How to evaluate usability strengths and weaknesses against competitors.

Benchmarking is a familiar concept among business professionals. It provides a snapshot of your digital performance and helps you to understand your position in relation to a particular standard – either how your site fared previously or against competitors.

Benchmarking your website against the competition in particular is a valuable exercise; it’s a great way of identifying your strengths and weaknesses, helps to improve conversion rates and optimizes your digital brand experience.

In this blog we will look at the drivers for benchmarking and how the process can help to shape your business decisions. We will also look at benchmarking best practices: what you should consider beforehand and the methods available.

“Why should I benchmark my customers’ online experience against that of my competitors?”

UX Benchmarking essentially enables you to define what your competitors are doing, how they’re doing it and the ways in which these decisions impact a customer’s perception of the brand. When compared to your own website’s performance and the experience of its users, this valuable insight can be used to either validate your design decisions, or help you to change and improve your strategy in order to maintain a competitive edge.

Looking at the average website, it’s possible to benchmark across two key areas: web design components (e.g navigation, content quality, interactive elements) and brand components (affinity / likeability, attitude towards the brand). Each area has its own set of metrics for measurement, such as task completion, time on task, number of clicks and more for web design. NPS (Net Promotor Score), CSAT (Customer Satisfaction) and other attitudinal metrics to measure brand components. Measurement itself can be carried out via several methods – more on that later!

Once the relevant metrics have been analyzed for your website and those of your competitors, the findings can prove beneficial in many ways:

  • By learning what your competitors are doing you’re able to leverage their research. For example, a competitor may have a very interesting way of presenting an offer or discount to a user that is actually far more effective than your methods.
  • Alternatively, the competitor may have a unique navigation system that works well on a mobile device. By defining these methods, you can integrate elements into your own web designs to create something that is unique to your brand but also places you at the cutting edge.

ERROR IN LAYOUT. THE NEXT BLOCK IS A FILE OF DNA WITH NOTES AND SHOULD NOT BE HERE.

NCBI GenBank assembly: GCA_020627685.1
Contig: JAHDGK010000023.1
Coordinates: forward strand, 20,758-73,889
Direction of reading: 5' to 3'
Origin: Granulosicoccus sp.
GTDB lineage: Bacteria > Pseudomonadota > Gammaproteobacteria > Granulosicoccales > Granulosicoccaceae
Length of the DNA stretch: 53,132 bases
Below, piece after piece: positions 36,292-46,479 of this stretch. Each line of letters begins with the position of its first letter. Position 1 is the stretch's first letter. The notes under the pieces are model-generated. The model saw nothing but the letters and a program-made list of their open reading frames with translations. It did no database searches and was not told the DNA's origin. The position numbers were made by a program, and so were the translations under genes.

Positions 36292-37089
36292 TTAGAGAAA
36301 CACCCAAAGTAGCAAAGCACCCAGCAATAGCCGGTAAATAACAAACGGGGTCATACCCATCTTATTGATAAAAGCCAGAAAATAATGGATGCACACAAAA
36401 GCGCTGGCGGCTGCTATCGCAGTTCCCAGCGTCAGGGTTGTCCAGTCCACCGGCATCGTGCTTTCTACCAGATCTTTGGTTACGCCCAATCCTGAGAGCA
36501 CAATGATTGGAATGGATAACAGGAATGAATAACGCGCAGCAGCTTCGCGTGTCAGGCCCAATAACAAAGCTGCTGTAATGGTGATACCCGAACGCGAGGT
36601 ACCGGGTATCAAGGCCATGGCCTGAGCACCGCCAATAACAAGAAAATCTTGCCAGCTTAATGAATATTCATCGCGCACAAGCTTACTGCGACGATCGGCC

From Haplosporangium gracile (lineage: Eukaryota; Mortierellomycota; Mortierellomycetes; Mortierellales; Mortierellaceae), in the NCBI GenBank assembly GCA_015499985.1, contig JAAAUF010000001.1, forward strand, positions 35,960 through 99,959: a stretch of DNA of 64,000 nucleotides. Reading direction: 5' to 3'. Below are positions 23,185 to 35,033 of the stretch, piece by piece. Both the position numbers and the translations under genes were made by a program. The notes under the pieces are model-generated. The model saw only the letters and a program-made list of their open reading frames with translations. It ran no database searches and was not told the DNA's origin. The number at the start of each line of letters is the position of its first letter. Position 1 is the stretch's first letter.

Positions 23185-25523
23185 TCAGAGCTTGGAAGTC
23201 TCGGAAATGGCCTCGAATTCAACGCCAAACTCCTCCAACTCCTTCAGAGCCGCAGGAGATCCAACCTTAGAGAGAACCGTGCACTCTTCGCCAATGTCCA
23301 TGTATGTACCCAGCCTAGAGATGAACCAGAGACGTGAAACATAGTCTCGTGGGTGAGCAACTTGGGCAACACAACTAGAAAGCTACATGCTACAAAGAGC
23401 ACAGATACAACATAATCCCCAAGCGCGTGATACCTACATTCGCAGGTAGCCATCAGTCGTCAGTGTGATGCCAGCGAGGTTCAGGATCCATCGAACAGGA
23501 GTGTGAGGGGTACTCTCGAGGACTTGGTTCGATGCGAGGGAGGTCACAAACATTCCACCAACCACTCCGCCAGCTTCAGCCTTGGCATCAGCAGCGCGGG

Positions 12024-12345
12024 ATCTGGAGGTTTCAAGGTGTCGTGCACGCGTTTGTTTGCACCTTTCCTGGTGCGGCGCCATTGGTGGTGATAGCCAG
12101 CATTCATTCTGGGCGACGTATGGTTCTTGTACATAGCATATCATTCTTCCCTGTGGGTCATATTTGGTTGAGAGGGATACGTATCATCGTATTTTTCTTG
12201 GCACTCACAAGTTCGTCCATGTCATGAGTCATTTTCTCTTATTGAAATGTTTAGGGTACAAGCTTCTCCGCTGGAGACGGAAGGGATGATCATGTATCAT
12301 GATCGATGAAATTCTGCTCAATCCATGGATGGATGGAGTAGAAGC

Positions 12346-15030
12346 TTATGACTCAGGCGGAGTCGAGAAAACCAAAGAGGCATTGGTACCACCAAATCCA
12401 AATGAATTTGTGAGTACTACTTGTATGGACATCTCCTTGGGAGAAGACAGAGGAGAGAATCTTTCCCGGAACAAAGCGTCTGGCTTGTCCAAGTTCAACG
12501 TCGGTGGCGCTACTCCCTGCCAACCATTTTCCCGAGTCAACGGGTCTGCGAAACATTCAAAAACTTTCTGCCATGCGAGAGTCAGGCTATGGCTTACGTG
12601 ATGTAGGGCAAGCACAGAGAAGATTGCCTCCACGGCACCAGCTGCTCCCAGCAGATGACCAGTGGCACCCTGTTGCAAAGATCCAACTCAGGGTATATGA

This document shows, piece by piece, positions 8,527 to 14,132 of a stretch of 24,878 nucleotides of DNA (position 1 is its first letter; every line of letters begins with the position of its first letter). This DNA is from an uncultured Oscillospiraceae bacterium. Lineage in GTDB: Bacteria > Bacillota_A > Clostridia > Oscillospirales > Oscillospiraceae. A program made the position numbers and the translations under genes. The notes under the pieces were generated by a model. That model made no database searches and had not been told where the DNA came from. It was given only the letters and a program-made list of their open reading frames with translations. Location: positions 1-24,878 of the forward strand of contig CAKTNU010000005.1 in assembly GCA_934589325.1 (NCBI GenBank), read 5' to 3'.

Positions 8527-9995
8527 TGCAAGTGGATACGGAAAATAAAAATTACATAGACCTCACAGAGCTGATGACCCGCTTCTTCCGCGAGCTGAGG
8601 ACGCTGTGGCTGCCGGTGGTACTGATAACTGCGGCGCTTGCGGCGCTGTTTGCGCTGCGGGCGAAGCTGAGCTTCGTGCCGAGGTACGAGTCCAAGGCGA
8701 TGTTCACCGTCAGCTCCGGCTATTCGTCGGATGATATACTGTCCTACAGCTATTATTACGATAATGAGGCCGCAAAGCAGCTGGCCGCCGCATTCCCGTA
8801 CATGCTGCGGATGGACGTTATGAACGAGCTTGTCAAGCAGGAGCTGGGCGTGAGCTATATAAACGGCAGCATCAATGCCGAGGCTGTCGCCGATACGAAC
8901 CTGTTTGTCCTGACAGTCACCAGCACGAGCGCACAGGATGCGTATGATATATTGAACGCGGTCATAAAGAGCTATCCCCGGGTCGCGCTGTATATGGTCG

• Benchmarking can help you to adapt your web strategy based on customer needs and behavior.
  • Data uncovered through benchmarking can help you to better understand your customer base. You can learn about your customers’ attitudes towards other brands, how they interact with other websites, what they like/don’t like about your website in comparison to others, etc.
  • Benchmarking data can provide brand marketers with valuable insight into a company’s online brand. For example, in the case of a customer who has little awareness of a given brand, it is possible to see the extent to which the customer’s online experience alters this perception.

Best Practices for Benchmarking: First Steps

Planning really is the key to a successful (and actionable) benchmarking exercise. You may already have a good idea of the kinds of metrics that will form the basis of your comparisons, but before undertaking any form of data collection, it’s important to consider the following requirements:

Tools: In order to gather reliable and fair data your screening methods should be those that will work across various devices, from a smartphone to a laptop. Also, as you’ll need to track audiences on a competitor’s website as well as your own, it’s important that your chosen benchmarking tool is website independent.

Audience(s): You need to make sure that you select the right audience for the benchmarking process. This should include your target audience e.g. existing customers, potential customers or your competitors’ customers. You may also want to consider counter audiences such as those who have no awareness of your brand.

Partner: It’s essential to find the correct study partner – one that is impartial, will let the data speak for itself and can offer experience from a variety of industries.

Types of Testing

In addition to the factors outlined above, it’s also important to consider the type of testing that is most suitable for your defined metrics. In other words – how you are going to collect data.

When it comes to testing websites, two of the most popular methods are: moderated in-person testing (where customers take part in one-to-one interviews in a dedicated lab) and remote unmoderated user testing. The first method is helpful in exploring the more complex issues, such as brand likeability, as it presents an opportunity for more in-depth analysis. However, it can be expensive and sample sizes are usually no larger than 20 participants.

Remote unmoderated user testing is, generally speaking, more beneficial for benchmarking. Conducted ‘in the wild’ (whereby users participate online from their own natural environment such as their home / office / a café etc, using their own personal devices), it allows for better geographic representation, larger sample sizes, and faster turnaround of data. As there are no lab or moderator fees, cost of entry is significantly lower.


Online customer experience benchmarking is an incredibly valuable tool for monitoring performance and helping to steer investment decisions. Given the right plan, methods and tools it can provide you with unparalleled insight and ultimately a competitive edge. Remember, your website and the user experience it creates will have a huge impact on your brand. If you want to stay ahead of the game you need to measure it, invest in it and improve it!